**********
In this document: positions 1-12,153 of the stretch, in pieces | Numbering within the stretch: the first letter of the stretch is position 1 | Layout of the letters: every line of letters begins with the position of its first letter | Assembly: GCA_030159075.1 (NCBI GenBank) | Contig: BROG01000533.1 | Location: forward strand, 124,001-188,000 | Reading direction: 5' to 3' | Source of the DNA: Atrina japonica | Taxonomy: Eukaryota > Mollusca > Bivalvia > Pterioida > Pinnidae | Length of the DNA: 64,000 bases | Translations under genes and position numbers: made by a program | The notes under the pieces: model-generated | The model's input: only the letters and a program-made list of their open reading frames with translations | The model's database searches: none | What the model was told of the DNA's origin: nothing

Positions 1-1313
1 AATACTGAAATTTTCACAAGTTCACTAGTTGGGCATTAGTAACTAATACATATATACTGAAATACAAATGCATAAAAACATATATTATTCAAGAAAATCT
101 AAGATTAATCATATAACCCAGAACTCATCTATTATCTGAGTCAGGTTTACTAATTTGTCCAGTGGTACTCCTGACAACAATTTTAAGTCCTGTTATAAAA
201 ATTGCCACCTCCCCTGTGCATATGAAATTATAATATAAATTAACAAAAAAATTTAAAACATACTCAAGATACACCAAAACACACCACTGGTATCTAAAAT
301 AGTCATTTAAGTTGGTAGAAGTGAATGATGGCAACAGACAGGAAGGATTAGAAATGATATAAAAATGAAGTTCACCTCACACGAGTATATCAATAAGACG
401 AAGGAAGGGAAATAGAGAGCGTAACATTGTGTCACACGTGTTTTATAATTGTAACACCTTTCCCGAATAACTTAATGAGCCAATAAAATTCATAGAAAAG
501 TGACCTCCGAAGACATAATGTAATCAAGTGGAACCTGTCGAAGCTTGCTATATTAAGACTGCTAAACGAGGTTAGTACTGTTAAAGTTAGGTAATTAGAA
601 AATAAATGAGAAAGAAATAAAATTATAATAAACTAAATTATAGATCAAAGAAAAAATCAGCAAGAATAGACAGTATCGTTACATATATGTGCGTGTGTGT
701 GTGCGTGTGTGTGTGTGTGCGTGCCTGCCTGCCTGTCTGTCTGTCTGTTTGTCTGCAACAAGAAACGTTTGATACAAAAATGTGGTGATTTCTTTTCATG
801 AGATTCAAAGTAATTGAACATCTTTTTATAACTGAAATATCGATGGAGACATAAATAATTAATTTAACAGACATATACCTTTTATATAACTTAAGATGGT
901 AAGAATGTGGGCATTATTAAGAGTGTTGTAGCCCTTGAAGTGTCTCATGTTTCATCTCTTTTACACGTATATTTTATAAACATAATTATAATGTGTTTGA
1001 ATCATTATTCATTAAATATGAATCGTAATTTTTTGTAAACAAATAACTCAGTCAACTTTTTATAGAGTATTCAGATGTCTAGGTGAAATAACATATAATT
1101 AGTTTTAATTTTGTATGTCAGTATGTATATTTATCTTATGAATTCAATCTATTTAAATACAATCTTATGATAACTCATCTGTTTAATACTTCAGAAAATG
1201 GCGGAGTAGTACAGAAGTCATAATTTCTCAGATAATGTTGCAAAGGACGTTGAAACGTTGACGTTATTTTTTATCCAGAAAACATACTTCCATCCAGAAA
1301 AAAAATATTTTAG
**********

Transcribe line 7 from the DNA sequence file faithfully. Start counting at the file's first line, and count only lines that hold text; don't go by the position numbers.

401 AAGGAAGGGAAATAGAGAGCGTAACATTGTGTCACACGTGTTTTATAATTGTAACACCTTTCCCGAATAACTTAATGAGCCAATAAAATTCATAGAAAAG